Kathryn Ruemmler. (Photo: Diego M. Radzinschi/NLJ.)
Former White House Counsel Kathryn Ruemmler is returning to Latham & Watkins, where she will help companies navigate Washington’s regulatory and enforcement landscape.
“There’s really no place like the White House to see and have a rich understanding of how policy gets made,” Ruemmler, who served as President Barack Obama’s top lawyer for the past three years, said in an interview Tuesday.
At the White House, Ruemmler provided legal advice on foreign and domestic policy, national security matters and executive branch dealings with Congress on investigations and judicial nominations.
Senate Republicans, Ruemmler said in the interview, miscalculated amid the showdown last fall over Obama’s three nominees to the U.S. Court of Appeals for the D.C. Circuit.
Ruemmler said she crafted the White House strategy to simultaneously announce three picks for the D.C. Circuit. She said she ordered the nominees—putting Akin Gump Strauss Hauer & Feld’s Patricia Millett first—to make Republicans block her without raising a substantive objection. Millett’s credentials to serve on the appeals court were never questioned.
“I believed that if the Republicans did not allow Patricia Millett to get an up or down vote, the Democrats would decide they really didn’t have an option because the Republicans were going to ensure that the president had no additional judges on that court,” Ruemmler said.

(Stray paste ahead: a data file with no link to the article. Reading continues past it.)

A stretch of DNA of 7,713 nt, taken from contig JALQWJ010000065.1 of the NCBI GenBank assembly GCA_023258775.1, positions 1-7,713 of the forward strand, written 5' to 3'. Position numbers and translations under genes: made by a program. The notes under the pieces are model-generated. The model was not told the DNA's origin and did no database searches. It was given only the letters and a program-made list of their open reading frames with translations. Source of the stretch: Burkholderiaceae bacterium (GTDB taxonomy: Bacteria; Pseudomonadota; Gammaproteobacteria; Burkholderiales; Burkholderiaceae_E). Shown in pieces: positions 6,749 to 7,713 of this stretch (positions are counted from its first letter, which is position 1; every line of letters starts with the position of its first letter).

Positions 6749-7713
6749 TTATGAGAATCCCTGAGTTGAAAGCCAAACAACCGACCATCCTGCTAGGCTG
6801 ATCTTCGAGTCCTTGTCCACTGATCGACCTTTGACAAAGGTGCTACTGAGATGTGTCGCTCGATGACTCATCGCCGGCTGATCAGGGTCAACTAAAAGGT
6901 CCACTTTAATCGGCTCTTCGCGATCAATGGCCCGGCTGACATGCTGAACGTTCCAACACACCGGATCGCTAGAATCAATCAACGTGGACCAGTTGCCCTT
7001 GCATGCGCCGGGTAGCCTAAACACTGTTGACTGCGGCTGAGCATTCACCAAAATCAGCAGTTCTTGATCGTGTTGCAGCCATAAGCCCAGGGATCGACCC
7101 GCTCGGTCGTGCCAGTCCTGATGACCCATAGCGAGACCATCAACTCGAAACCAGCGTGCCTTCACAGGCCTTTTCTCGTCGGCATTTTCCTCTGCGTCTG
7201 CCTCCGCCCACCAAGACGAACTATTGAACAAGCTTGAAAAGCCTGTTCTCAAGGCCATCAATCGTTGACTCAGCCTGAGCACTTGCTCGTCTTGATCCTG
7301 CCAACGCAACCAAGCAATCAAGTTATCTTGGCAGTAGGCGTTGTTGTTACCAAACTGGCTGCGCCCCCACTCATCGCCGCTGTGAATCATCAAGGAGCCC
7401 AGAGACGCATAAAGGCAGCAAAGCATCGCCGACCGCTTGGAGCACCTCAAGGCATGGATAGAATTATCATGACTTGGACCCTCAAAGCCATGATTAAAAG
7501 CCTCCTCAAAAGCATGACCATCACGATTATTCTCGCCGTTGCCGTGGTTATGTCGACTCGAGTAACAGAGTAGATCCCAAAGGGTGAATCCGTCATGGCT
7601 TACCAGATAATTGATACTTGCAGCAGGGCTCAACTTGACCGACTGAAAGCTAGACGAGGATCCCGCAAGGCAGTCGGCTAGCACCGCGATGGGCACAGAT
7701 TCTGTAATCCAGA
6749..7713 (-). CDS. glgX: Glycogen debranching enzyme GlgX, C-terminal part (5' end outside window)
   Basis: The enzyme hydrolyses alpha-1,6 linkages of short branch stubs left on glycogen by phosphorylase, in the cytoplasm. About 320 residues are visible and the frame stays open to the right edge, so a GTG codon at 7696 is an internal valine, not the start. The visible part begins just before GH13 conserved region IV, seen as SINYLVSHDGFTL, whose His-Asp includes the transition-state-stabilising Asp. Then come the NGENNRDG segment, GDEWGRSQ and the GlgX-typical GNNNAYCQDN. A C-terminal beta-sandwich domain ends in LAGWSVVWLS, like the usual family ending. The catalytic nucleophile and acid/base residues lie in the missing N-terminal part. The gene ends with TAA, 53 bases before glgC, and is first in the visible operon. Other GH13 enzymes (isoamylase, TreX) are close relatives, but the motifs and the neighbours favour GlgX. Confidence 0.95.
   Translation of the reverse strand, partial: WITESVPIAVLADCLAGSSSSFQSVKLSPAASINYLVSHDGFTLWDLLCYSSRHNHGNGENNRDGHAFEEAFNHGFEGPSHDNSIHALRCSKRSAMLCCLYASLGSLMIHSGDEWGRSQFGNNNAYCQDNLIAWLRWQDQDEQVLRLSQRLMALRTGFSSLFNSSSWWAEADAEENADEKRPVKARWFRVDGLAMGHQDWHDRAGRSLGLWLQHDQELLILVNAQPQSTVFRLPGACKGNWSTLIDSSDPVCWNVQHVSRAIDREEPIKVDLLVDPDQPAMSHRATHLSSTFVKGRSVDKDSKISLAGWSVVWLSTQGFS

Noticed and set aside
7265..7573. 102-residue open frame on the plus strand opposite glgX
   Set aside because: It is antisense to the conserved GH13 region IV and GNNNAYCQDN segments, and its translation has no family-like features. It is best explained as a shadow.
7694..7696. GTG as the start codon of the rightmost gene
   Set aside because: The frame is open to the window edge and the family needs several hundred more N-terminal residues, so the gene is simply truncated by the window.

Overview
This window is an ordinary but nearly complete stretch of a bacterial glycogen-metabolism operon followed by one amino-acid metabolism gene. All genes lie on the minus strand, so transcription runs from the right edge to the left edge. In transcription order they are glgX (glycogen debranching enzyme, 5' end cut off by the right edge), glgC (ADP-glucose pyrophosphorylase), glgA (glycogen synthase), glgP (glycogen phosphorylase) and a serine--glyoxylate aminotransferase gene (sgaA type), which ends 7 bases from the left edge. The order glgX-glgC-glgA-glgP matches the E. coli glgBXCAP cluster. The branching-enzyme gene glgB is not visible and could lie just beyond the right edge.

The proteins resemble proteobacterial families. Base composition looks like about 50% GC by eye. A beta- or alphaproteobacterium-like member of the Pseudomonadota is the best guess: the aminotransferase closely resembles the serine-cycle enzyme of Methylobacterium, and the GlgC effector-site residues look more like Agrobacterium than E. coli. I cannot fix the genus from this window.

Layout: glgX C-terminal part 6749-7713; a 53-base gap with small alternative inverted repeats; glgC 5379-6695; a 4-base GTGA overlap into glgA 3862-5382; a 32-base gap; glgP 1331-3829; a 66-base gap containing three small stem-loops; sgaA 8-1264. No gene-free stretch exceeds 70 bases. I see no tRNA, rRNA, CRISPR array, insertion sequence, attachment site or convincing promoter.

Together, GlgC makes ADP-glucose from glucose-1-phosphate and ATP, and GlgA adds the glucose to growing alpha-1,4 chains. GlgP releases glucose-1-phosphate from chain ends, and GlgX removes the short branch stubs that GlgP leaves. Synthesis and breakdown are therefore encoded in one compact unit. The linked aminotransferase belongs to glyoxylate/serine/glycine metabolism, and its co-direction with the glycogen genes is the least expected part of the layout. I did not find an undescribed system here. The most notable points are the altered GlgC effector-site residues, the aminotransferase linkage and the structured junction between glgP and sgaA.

The alternative scenario, Ruemmler said, was this: Republicans would let Millett get confirmed and then try to block the other two nominees on the argument that the court’s workload did not justify filling the last two seats on the 11-judge court.
“I think had they let her go through, one never knows for sure, but I think it would have been more challenging for [Majority Leader Harry Reid] to get the votes he needed to deploy the nuclear option,” Ruemmler said.
The announcement of Ruemmler’s move to Latham, where she formerly was a partner, comes days after she left the White House. Ruemmler spent two years as a partner at the firm before joining the Obama administration in 2009. She has a long-standing relationship with the firm.
Ruemmler will be a partner in the firm’s litigation department and a member of the white-collar defense and investigations practice group. She will start in July in the firm’s Washington office, but she plans to expand her practice to New York.
“I love working on what I would describe as multidimensional problems where a client has a big challenge,” Ruemmler said, mentioning congressional investigations, reputational issues and government enforcement.
“Virtually every problem that I worked on as the White House counsel was a problem or a challenge of that nature,” she said. “There are no challenges that are sort of just a pure legal question, so I’m really looking forward to looking at those matters in private practice.”
Ruemmler said she talked to a few “really outstanding firms, and they made the decision difficult for me.” She did not name the firms.
Latham’s leaders said clients will benefit from the depth of Ruemmler’s legal experience and from her skills in the policy, regulatory and enforcement areas. “Kathy is a fantastic lawyer who has great instinct and judgment,” said Alice Fisher, managing partner of Latham’s Washington office. “She is battle-tested at the highest levels.”
Ruemmler first joined the administration in 2009 as principal associate deputy attorney general at the U.S. Department of Justice. She later joined the White House as a deputy counsel. Obama elevated her to White House counsel in June 2011. She twice extended her service in the White House at Obama’s request.
Kirkland & Ellis partner W. Neil Eggleston succeeds Ruemmler as White House counsel. Ruemmler described Eggleston as a “low-ego, high-confidence” lawyer.
“He has a very calm temperament, he’s obviously a brilliant lawyer, but extremely good judgment,” she said.
Contact Todd Ruger at email@example.com.